Oftentimes, the death of a named beneficiary triggers issues when individuals exercised self-help to avoid probate. One of the more common options for avoiding probate is titling assets in joint tenancy with rights of survivorship. This can be dangerous planning for individuals, particularly the original owner, because it exposes the asset to the creditors of all the joint tenants. Additionally, if the joint tenants do not die in the expected order, the use of joint tenancy may backfire. For example, if the oldest
owner, typically the one who was 
trying to avoid probate, is the sole surviving owner, the owner may no longer be able to make alternative arrangements due to incapacity. Joint tenancy may also create confusion if utilized only for convenience prior to the decedent’s death, in which case the use of joint tenancy on a bank account may result in a constructive trust argument.24 Self-help through joint ownership might also create inequitable results. Many times, joint tenancy is utilized by the decedent subject to the mutual understanding between the owners that the survivor will manage and distribute the assets according to the decedent’s wishes. However, the surviving joint owner may decide not to fulfill the decedent’s wishes, in which case the surviving owner may reap a windfall. Additionally, the surviving joint owner may lack capacity or have new creditor issues, in which case even if the surviving joint owner was well-intentioned, the decedent’s wishes for the property will remain unfulfilled.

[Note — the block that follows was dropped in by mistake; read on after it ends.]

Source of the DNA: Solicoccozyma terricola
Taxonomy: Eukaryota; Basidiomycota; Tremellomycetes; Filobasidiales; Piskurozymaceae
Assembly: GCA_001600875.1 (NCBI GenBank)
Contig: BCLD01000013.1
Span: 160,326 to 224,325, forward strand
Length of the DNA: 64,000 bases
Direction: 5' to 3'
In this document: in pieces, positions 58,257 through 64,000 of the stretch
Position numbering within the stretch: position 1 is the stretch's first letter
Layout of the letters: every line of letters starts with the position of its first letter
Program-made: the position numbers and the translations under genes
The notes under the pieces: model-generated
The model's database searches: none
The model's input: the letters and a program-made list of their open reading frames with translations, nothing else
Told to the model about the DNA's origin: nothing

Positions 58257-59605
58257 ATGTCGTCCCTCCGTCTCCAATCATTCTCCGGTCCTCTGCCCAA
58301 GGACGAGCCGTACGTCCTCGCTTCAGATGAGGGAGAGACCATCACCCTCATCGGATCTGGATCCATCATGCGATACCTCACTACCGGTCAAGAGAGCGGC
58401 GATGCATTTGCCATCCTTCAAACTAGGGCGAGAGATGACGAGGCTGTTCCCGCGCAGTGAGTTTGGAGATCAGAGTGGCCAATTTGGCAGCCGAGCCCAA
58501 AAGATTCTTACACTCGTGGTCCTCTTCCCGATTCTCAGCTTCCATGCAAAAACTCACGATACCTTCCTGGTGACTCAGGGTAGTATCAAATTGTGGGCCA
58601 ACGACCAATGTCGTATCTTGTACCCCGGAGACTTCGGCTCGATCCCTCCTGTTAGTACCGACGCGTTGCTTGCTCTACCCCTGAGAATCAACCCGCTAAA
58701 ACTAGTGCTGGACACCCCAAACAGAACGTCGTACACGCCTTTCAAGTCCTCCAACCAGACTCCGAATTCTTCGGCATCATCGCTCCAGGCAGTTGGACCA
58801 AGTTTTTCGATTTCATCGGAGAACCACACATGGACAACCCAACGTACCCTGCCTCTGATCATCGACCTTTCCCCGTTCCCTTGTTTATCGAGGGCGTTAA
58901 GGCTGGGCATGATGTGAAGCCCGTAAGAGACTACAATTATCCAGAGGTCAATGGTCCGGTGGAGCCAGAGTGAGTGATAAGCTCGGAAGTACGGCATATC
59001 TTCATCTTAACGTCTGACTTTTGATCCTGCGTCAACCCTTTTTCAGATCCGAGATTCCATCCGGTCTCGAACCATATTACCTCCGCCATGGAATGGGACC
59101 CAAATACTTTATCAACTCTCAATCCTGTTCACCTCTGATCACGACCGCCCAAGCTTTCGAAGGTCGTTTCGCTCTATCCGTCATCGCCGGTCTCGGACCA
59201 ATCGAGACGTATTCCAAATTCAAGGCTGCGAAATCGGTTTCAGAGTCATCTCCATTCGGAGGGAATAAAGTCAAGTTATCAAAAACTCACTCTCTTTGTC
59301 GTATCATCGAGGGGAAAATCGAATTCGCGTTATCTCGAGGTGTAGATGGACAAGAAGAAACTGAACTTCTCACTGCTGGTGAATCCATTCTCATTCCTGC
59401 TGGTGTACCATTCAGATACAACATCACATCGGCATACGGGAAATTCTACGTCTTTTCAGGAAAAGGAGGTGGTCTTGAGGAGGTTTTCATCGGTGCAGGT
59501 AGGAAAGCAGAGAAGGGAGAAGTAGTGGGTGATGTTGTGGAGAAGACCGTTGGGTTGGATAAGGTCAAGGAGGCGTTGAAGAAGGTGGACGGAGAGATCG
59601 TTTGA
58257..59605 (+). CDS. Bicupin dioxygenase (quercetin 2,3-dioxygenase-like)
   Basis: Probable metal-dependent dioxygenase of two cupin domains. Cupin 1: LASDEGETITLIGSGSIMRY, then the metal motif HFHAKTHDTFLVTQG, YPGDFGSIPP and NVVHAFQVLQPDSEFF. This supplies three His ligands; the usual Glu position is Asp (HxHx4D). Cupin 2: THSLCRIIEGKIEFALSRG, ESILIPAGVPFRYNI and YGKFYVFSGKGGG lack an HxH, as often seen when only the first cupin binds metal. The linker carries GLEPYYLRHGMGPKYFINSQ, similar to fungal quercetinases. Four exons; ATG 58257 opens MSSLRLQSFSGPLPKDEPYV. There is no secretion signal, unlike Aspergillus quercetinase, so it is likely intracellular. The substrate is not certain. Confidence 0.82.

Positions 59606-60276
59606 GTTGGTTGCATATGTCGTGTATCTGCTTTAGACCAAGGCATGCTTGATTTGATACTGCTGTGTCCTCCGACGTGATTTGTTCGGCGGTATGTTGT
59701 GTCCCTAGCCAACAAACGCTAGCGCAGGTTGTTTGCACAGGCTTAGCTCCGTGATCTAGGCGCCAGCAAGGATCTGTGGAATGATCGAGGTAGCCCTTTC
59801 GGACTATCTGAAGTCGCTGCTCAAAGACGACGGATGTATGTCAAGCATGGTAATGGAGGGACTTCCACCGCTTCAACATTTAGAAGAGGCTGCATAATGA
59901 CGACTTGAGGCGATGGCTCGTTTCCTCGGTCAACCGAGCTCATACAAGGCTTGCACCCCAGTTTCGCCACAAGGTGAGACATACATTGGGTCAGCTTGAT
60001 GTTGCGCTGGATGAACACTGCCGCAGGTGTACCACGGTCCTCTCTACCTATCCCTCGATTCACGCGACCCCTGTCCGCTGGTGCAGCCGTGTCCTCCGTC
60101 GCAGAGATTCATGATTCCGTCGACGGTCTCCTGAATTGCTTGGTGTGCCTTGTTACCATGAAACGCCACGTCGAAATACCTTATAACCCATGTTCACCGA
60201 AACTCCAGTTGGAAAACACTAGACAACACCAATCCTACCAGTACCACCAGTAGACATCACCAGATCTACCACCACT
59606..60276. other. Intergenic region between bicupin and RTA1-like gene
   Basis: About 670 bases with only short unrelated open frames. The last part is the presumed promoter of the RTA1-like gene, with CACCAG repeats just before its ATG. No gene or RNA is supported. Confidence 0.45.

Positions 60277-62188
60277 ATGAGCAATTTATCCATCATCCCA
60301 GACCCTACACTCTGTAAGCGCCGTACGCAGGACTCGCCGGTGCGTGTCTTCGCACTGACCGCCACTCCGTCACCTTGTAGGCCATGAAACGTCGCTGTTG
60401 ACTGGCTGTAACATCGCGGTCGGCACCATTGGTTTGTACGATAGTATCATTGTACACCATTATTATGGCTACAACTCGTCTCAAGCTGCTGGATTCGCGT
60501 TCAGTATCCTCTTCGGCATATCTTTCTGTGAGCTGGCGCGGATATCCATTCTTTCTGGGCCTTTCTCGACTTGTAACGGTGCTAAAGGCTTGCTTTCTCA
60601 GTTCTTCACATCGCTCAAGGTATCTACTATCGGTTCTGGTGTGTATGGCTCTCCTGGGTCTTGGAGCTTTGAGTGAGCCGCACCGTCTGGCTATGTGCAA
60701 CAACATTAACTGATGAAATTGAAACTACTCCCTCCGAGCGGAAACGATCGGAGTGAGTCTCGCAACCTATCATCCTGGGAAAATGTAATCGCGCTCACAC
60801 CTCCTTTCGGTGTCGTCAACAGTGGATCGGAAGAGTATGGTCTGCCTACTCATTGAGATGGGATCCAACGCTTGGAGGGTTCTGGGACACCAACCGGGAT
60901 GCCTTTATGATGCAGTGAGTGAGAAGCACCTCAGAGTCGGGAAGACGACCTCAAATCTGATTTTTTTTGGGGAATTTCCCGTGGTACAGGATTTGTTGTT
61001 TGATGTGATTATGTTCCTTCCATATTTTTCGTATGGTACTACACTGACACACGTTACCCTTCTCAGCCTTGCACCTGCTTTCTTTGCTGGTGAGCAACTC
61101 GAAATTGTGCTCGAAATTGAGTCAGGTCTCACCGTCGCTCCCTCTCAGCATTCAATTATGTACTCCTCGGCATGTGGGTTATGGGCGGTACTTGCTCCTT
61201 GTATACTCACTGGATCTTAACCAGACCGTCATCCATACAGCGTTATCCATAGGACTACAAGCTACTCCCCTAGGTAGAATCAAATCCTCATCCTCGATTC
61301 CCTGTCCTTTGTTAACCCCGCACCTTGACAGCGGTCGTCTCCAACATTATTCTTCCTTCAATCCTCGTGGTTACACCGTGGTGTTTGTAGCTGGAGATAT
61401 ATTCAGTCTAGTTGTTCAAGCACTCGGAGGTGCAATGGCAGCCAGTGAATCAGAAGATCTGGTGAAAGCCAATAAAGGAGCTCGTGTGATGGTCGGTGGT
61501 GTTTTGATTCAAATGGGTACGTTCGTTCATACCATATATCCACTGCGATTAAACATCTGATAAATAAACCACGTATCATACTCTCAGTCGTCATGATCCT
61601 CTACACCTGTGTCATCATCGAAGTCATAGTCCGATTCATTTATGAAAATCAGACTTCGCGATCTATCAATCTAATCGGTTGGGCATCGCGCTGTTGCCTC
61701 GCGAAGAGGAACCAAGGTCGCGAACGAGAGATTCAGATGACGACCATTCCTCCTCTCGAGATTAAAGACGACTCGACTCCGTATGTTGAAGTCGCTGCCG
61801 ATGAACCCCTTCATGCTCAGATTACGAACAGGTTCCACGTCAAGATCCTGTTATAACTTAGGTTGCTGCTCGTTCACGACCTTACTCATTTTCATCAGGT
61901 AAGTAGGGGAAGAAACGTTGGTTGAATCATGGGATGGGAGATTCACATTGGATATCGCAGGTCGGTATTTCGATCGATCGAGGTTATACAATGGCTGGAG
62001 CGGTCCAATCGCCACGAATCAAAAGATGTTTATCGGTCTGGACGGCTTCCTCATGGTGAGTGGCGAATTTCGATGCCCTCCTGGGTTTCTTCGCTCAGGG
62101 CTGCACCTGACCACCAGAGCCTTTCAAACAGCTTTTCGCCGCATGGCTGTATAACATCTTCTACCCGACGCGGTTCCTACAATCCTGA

Tasking the surviving joint owner to fulfill the decedent’s wishes may also trigger gift tax consequences for the surviving owner’s estate. For a surviving owner to fulfill a decedent’s wishes for others to benefit from the asset now wholly owned by the survivor, the survivor must give the assets to other individuals. In doing this, the survivor must keep in mind that these transactions may have gift tax consequences. Each individual has a lifetime gift tax exclusion representing the total amount they can give away over their entire lifetime without gift tax consequences. With the passage of the Tax Cuts and Jobs Act (TCJA) in 2017, the basic exclusion amount increased significantly. After being indexed for inflation, the thresholds for 2019 are now $11,400,000 for an individual and $22,800,000 for a couple.25 Additionally, each year an individual may gift a certain amount without cutting into their lifetime basic exclusion amount.26 The individual may give up to $15,000 annually to any person as of 2019 without utilizing his or her lifetime exclusion amount. In order to avoid any gift tax consequences while honoring the decedent’s wishes, a surviving joint owner must avoid giving more than $15,000, or potentially $30,000 for a donor couple, in a taxable year.27 If the surviving owner decides to gift more than this in the taxable year, the sum over the annual gift tax exclusion will reduce the survivor’s lifetime gift tax exclusion amount, creating potential problems if the surviving owner already has a substantial estate.

As is evident, the road to avoid conflicts and cost after death is often paved with good intentions. Practitioners clearly cannot follow their clients throughout their lifetimes making sure fiduciary powers are adequately assigned, assets are appropriately titled and beneficiary designations are frequently reviewed. Perhaps it would be useful to give an estate information handbook to clients to review and complete independently on an annual basis, providing them a convenient resource for all their beneficiary designations, funeral wishes, fiduciary appointments, online information and any other relevant asset information. Such handbook would not prevent the consequences of an unplanned estate, but it might prevent what was once a well-planned estate from turning into a poorly planned estate due to circumstances beyond the estate attorney’s control.